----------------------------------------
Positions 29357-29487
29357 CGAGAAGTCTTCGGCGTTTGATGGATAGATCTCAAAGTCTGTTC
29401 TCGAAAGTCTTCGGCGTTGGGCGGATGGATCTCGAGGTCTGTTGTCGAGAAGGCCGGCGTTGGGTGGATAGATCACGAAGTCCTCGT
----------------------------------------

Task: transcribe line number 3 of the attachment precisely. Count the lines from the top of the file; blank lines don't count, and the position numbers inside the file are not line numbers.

29401 TCGAAAGTCTTCGGCGTTGGGCGGATGGATCTCGAGGTCTGTTGTCGAGAAGGCCGGCGTTGGGTGGATAGATCACGAAGTCCTCGT